George Khaznadar (School teacher and Debian Developer), from France made several contributions to the software and also made it a part of the Debian and Ubuntu repositories. Later on he deployed around 40 pieces of the Serial port version in the school where he worked.
The parallel ports were becoming obsolete and the product was approaching a dead end. Fortunately the experience in playing with the Atmega-8 micro-controller opened a new channel. Free Software tools were available to program Atmega-8 (avr-gcc compiler) and the code could be uploaded via few wires connected to the PC parallel port.
A new design was done by implementing a kind of ‘server’ program running on the micro-controller and listening to the commands coming over a serial port. The command triggers some activity and the results are send back over the serial port. This design confines all the real-time measurements to the micro-controller side. The Computer side only sends the commands and processes the replies, as per the user requirement. The PC side code was ported to Python. The hardware was powered by a 9 volts DC adapter.
Later on when the Serial ports also started getting obsolete, we added some USB to Serial converter solutions. After several prototypes finally the device looked like THIS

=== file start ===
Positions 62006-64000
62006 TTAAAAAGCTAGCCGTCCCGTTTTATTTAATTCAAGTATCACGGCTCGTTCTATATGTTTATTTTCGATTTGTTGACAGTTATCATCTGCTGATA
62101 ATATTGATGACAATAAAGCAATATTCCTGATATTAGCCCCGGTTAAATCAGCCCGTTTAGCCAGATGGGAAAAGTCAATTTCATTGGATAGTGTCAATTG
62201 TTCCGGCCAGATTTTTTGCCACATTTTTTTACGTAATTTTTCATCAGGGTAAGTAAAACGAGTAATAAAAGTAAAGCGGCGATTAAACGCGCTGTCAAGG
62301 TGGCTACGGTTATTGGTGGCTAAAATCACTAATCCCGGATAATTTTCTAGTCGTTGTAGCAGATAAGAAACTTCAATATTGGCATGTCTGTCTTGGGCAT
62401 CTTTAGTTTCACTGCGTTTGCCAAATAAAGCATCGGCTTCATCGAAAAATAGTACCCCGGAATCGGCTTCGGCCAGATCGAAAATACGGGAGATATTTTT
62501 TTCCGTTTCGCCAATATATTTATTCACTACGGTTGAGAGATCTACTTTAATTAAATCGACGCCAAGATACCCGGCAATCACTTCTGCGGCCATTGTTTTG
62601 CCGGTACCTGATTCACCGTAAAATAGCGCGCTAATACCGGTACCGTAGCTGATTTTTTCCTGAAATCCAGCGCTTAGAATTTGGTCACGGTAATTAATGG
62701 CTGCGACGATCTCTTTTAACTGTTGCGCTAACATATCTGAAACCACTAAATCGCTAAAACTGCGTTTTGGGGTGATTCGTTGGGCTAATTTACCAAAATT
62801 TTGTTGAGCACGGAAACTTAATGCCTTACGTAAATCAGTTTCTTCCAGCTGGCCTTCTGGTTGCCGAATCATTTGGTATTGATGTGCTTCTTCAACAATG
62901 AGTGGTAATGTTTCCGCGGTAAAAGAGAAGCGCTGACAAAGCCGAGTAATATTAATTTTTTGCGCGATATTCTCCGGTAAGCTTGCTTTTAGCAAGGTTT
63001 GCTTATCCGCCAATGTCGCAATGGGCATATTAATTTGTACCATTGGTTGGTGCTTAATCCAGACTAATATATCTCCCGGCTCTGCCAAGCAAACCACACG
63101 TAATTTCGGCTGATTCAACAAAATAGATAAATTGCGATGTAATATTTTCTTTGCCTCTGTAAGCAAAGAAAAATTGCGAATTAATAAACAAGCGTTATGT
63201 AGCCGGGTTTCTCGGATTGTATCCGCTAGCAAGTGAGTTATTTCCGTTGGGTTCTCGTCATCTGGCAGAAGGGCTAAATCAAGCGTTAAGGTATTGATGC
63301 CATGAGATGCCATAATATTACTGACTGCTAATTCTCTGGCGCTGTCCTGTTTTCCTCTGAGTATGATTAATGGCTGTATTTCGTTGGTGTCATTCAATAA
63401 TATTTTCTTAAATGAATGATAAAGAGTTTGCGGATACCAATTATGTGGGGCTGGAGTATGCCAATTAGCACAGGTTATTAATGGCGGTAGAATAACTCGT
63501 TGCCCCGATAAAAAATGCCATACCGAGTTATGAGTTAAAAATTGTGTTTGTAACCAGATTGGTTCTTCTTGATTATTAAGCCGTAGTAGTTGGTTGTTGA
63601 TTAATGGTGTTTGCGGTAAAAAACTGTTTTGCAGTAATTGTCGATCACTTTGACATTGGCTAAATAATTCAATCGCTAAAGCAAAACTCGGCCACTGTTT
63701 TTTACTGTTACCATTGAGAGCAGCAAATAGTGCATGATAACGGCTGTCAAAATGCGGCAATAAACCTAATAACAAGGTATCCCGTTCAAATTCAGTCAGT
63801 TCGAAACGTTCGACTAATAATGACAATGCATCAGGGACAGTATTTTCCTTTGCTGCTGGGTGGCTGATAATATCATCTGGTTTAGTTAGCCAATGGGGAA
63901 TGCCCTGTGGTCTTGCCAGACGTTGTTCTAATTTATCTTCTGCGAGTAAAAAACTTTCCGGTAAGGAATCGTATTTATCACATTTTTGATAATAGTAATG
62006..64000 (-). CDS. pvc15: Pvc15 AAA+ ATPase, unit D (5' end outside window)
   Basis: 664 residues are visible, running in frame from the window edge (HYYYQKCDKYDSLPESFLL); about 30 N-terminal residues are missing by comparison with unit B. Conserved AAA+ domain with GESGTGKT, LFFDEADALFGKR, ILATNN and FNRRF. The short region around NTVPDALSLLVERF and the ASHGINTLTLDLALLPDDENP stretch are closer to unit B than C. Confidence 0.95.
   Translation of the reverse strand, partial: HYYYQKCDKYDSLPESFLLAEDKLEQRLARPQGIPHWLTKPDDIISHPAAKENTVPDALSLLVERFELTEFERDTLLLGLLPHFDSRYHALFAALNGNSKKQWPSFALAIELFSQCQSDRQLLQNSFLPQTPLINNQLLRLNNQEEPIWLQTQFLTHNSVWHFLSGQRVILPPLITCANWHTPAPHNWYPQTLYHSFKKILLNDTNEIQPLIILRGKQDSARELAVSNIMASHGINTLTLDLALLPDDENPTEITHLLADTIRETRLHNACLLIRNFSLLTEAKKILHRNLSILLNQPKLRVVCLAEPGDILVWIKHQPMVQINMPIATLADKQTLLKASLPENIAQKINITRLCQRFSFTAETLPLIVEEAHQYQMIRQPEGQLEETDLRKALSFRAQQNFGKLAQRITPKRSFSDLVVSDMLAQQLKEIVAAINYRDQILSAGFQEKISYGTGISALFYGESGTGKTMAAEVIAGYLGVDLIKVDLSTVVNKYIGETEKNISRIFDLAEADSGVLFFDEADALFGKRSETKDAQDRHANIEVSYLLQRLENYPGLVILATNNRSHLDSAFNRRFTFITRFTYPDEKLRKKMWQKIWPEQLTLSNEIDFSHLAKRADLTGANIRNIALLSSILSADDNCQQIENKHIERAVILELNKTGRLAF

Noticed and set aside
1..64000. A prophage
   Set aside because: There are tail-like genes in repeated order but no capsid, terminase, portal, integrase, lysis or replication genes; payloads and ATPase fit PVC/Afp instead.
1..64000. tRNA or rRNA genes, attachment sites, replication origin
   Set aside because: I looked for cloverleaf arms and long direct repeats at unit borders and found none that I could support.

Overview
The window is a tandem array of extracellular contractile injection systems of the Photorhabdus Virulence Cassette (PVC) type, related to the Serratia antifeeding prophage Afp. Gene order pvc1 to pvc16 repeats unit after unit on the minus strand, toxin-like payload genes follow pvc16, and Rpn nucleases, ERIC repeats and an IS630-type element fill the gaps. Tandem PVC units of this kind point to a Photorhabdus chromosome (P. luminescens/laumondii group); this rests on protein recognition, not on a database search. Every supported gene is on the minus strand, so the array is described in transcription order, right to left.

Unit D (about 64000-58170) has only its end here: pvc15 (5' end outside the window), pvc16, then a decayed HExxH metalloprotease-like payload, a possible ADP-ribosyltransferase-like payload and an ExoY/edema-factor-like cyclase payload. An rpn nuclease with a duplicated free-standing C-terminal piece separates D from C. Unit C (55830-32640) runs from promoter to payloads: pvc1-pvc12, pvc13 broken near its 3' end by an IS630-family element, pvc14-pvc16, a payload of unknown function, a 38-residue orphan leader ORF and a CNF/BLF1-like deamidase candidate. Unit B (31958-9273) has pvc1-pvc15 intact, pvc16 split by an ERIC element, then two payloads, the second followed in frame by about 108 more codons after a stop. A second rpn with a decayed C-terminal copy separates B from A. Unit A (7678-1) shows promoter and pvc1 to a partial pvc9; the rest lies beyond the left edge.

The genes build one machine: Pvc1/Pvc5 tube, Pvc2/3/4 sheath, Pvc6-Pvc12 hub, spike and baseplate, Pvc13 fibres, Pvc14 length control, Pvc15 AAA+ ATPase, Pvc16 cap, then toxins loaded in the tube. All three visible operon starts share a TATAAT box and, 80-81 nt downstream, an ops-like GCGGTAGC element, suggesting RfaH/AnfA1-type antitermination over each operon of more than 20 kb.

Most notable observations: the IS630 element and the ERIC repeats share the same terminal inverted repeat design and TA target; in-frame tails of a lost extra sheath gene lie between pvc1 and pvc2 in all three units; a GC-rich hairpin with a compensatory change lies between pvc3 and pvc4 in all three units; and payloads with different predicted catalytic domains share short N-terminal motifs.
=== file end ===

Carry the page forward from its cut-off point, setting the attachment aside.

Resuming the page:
More information available on the IUAC website
The DC adapter available in those days were linear designs using step down transformer, rectifier and filter. When the input supply is very low, the regulated DC powering the micro-controller was affected. To solve these problems, we generated all the required DC supplies, +5V, +9V and -9V from the 5V supply from the USB, using doubler and inverter circuits. The Analog resolution was improved using separate 12 bit ADCs. This work was completed in 2011.
Electronics For You article about the first version of ExpEYES
This development work was triggered by a request to reduce the cost, from an official of the HRD Ministry, who was involved in the Aakash tablet project. More details on the Evolution of EpEYES junior
This was the last design done completely at IUAC. Most of these developments were done during the waiting periods of particle accelerator related works. After 2006, the next revision came in 2011 only. After 2012, we spend some amount of time on training teachers and conducting workshops but no new revisions were done. Apart from lack of time, there were some other issues also. The more powerful micro-cotrollers were coming only as SMD packages with very fine pitch, requiring automated systems for fabrication. ExpEYES junior components were selected to use hand soldering.
This was an open source design released to the public, by Jithin B P, and taken up by IUAC. After completing his MSc from IISER Mohali in 2014, he started developing instruments for performing scince experiments. Most of them are released under Open Source licenses. A chronology of his work finally leading to ExpEYES-17 is avaiable on his website
The latest development in this direction is the Android version of the Software.
Ajith Kumar B P
bpajith at gmail dot com